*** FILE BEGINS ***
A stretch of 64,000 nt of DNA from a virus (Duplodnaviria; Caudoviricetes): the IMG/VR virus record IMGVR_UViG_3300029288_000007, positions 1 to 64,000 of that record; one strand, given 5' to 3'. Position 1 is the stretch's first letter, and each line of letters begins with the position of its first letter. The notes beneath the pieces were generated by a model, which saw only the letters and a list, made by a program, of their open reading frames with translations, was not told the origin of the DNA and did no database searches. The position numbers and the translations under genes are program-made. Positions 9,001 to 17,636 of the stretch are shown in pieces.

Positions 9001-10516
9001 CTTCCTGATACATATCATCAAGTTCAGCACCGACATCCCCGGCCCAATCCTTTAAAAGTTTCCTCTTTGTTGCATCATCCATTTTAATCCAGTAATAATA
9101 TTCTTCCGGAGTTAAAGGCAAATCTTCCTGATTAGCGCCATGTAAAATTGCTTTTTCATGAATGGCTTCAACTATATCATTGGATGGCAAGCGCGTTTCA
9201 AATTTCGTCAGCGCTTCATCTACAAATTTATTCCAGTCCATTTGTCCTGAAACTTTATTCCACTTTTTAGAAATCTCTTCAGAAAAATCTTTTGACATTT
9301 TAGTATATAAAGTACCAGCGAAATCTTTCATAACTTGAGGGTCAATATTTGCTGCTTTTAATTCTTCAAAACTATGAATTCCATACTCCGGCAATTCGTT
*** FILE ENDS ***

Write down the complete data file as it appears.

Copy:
A stretch of 64,000 nt of DNA from a virus (Duplodnaviria; Caudoviricetes): the IMG/VR virus record IMGVR_UViG_3300029288_000007, positions 1 to 64,000 of that record; one strand, given 5' to 3'. Position 1 is the stretch's first letter, and each line of letters begins with the position of its first letter. The notes beneath the pieces were generated by a model, which saw only the letters and a list, made by a program, of their open reading frames with translations, was not told the origin of the DNA and did no database searches. The position numbers and the translations under genes are program-made. Positions 9,001 to 17,636 of the stretch are shown in pieces.

Positions 9001-10516
9001 CTTCCTGATACATATCATCAAGTTCAGCACCGACATCCCCGGCCCAATCCTTTAAAAGTTTCCTCTTTGTTGCATCATCCATTTTAATCCAGTAATAATA
9101 TTCTTCCGGAGTTAAAGGCAAATCTTCCTGATTAGCGCCATGTAAAATTGCTTTTTCATGAATGGCTTCAACTATATCATTGGATGGCAAGCGCGTTTCA
9201 AATTTCGTCAGCGCTTCATCTACAAATTTATTCCAGTCCATTTGTCCTGAAACTTTATTCCACTTTTTAGAAATCTCTTCAGAAAAATCTTTTGACATTT
9301 TAGTATATAAAGTACCAGCGAAATCTTTCATAACTTGAGGGTCAATATTTGCTGCTTTTAATTCTTCAAAACTATGAATTCCATACTCCGGCAATTCGTT